One month into Derek Jeter’s final season and baseball is out of the gates stronger than ever. Commissioner Bud Selig just stated the game’s likeability is at the highest it has ever been during his tenure. Fans are pouring into stadiums and teams are playing close and competitive games. The Milwaukee Brewers are baseball’s biggest surprise leading with a Major League-best 21-11 record. However, the best the say-good story is the arrival of first baseman Jose Abreu.
Considered by many to be a gamble, Abreu signed a six year, $68 million deal with the Chicago White Sox despite not playing in the Majors. The raw talent took over for the retiring Paul Konerko and has exploded on the scene. Drawing comparisons to White Sox legend Frank Thomas, Abreu leads all players with 12 homers and 34 RBIs. He became just the second player (Yasiel Puig was the first) in baseball history to win his league’s overall and rookie player of the month honors in his first month. The slugger is also the leader in total bases (71) and extra-base hits (19), and fifth with a .617 slugging percentage. He had three multi-homer games in April.
The move is easily the best of the offseason and marks the White Sox’s ascension in the standings. The South Siders were expected to be rebuilding for the future but Abreu’s presence paves way for a different plan. Shortstop Alexei Ramirez is off to a fast start almost totaling the six homers he hit all of last season. Dayan Viciedo and Adam Dunn each are on pace for 90 RBI years. Jose Quintana (4.00 ERA) and John Danks (5.00) need to make improvements. If All-Star southpaw pitcher Chris Sale can stay healthy (he is currently on the DL with shoulder inflammation), the White Sox can challenge the Tigers in the AL Central.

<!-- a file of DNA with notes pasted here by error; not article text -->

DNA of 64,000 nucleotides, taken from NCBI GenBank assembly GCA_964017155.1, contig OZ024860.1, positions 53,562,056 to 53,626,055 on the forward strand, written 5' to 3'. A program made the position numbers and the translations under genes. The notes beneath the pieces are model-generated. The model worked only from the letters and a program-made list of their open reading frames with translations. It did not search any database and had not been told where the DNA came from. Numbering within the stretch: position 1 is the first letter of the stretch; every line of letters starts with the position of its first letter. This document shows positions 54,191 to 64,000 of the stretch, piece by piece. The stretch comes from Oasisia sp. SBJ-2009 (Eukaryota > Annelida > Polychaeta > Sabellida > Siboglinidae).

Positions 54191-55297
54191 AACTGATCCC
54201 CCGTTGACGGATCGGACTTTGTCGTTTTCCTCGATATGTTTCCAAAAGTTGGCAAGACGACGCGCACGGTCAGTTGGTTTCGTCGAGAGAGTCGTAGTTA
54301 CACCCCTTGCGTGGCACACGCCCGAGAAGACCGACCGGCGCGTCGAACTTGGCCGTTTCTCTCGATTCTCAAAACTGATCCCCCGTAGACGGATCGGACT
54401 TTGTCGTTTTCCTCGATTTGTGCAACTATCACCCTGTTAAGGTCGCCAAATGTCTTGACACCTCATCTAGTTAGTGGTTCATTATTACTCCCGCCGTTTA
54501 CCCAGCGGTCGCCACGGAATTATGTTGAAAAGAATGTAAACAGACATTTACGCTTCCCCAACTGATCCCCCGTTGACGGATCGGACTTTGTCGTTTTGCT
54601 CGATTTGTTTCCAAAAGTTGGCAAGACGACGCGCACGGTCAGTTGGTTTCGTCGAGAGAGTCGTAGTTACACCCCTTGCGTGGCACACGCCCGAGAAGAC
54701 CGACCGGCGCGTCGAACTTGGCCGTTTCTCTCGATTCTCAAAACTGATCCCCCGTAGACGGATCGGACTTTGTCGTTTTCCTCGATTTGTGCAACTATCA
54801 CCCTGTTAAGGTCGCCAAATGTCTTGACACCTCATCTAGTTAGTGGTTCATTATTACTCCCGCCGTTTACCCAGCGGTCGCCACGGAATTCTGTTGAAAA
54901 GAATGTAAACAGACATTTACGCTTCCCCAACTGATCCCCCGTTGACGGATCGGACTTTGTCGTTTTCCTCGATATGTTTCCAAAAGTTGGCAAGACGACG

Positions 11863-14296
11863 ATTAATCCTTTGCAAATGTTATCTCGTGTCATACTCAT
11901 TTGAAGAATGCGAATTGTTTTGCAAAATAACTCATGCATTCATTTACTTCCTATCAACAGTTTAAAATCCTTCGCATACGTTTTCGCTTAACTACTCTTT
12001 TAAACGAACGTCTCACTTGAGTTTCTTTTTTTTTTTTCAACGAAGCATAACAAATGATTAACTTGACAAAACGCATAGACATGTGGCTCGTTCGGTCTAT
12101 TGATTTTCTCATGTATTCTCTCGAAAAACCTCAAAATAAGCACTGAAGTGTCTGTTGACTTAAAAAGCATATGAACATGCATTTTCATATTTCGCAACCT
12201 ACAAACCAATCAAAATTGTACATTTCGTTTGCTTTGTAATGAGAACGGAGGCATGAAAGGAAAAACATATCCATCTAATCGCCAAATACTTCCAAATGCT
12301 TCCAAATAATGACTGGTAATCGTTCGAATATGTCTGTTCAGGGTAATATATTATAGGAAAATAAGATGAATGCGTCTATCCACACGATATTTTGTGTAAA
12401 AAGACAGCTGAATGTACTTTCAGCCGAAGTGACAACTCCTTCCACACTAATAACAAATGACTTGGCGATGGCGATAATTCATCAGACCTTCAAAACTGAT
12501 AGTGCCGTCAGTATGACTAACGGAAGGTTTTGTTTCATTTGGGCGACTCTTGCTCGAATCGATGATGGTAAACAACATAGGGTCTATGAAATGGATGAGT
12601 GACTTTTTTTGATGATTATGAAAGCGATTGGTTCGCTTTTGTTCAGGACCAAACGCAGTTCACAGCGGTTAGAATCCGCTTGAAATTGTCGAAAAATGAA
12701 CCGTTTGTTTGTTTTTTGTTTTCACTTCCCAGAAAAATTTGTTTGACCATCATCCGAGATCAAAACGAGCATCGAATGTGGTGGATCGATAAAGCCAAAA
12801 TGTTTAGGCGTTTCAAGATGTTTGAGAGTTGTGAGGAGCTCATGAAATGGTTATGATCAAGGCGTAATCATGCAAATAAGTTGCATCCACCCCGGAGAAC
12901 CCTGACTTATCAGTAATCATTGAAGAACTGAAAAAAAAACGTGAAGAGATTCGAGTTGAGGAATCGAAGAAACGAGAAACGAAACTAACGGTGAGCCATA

This is, of course, a big if. Abreu has already endeared himself to South Side fans but he must continue to put up big numbers for the White Sox to remain in the hunt. Any slump and the season is lost in smoke. The biggest challenge is staying motivated during the long summer games of June through August. Manager Robin Ventura has to give his players adequate rest while keeping them fresh throughout the long run. He has adjusted well to the culture and lifestyle but opposing coaches will soon make adjustments as Abreu is prone to strikeouts. He has a tendency to chase sliders outside the zone and pitchers will try to exploit that. If he stays consistent for the duration of the year, Abreu could be the first rookie MVP since Ichiro Suzuki in 2001.
Hopefully he can keep to his stride. Abreu has a long way to go to be mentioned in the names of Thomas or Konerko, but he has the right mindset and proper mentor in Ventura to teach him the ropes. For the moment, congrats with this great achievement!